Last updated on: July 24th, 2023

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You’re looking at an interactive case study from Prognosis: Your Diagnosis (one of four distinct learning formats available in Clinical Odyssey). Try it out, and have fun improving your clinical skills.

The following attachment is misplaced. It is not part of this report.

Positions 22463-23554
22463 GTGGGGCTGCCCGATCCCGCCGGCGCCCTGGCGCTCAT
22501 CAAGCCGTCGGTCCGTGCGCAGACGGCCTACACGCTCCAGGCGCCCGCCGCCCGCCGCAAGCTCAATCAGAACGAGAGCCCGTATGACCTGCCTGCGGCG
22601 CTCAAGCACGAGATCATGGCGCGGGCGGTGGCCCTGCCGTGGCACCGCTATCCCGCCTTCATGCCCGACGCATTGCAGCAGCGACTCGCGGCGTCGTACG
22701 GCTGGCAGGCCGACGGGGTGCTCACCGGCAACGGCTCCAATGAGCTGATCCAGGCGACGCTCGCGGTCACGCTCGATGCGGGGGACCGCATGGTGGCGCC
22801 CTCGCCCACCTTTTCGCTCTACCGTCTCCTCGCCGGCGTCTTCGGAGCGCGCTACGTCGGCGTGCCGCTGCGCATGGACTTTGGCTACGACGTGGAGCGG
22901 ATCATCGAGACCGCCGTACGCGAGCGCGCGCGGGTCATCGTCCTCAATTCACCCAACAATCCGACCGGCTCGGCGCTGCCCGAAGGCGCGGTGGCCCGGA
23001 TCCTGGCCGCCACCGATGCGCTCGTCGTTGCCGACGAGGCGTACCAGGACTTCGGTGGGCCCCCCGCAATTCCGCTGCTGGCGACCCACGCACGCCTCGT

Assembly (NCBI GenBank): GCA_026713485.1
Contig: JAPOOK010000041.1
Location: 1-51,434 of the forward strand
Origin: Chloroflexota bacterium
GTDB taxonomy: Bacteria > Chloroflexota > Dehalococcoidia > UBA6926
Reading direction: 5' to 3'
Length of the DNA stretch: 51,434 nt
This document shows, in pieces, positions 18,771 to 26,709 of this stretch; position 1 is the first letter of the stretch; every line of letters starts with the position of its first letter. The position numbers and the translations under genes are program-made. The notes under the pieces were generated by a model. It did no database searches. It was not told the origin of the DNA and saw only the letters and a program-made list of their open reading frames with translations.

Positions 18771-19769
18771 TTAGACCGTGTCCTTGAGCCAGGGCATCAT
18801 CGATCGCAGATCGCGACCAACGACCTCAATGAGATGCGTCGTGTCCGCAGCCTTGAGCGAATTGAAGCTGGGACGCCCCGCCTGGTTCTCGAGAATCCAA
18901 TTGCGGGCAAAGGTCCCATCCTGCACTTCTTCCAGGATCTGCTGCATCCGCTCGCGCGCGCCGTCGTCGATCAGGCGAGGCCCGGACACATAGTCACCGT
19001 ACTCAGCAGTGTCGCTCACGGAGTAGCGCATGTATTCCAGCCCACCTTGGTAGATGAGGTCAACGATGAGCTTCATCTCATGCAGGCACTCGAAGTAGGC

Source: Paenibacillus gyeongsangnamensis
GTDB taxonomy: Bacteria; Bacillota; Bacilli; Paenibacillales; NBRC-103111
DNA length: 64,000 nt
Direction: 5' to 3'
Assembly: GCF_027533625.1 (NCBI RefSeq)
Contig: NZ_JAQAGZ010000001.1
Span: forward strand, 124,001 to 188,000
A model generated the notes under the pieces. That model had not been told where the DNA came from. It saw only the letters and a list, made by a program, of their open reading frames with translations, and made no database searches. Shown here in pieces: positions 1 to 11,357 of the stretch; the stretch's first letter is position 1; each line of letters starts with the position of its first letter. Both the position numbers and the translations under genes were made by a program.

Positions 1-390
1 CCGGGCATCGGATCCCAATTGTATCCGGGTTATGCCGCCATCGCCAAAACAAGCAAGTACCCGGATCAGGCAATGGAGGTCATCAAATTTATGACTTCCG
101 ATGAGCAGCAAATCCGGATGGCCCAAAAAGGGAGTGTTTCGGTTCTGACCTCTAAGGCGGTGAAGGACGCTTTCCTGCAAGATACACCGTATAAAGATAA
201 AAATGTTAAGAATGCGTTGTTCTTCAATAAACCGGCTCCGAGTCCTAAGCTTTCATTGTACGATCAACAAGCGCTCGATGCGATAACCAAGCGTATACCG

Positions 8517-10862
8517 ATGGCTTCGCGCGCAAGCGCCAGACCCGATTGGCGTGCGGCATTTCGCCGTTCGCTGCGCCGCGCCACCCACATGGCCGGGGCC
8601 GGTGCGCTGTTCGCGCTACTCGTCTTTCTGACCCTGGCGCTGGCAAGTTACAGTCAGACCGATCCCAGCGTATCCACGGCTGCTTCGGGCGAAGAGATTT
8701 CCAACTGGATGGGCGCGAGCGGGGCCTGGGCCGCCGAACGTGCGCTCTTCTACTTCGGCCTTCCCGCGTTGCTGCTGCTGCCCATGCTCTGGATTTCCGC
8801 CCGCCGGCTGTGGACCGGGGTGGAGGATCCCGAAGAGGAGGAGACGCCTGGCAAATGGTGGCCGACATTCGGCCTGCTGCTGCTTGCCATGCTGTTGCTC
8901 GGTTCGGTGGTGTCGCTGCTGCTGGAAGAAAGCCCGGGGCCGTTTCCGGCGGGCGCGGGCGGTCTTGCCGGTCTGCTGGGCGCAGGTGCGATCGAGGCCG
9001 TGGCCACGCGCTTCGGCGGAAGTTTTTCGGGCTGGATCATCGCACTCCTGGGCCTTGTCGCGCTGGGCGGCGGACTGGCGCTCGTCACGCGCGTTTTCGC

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A 52-year-old woman presents with worsening intermittent “burning” chest pain for one year. The pain does not radiate; and is not exacerbated by exertion or lying down. Her primary care physician prescribed a two-week course of omeprazole one month ago, but her symptoms were unchanged. Careful questioning reveals mild dysphagia to both solids and liquids for the last six months, together with some episodes of saliva regurgitation while lying down. This feeling is worst in her upper chest. She also lost 5 kg of weight during the same time period. Her medical history is only significant for uncomplicated mild hypertension for 4 years. This is well controlled on amlodipine 10 mg daily. She does not smoke and only drinks socially. A full blood count, two 12-lead ECGs, and an exercise stress test have been ordered recently. All were normal.

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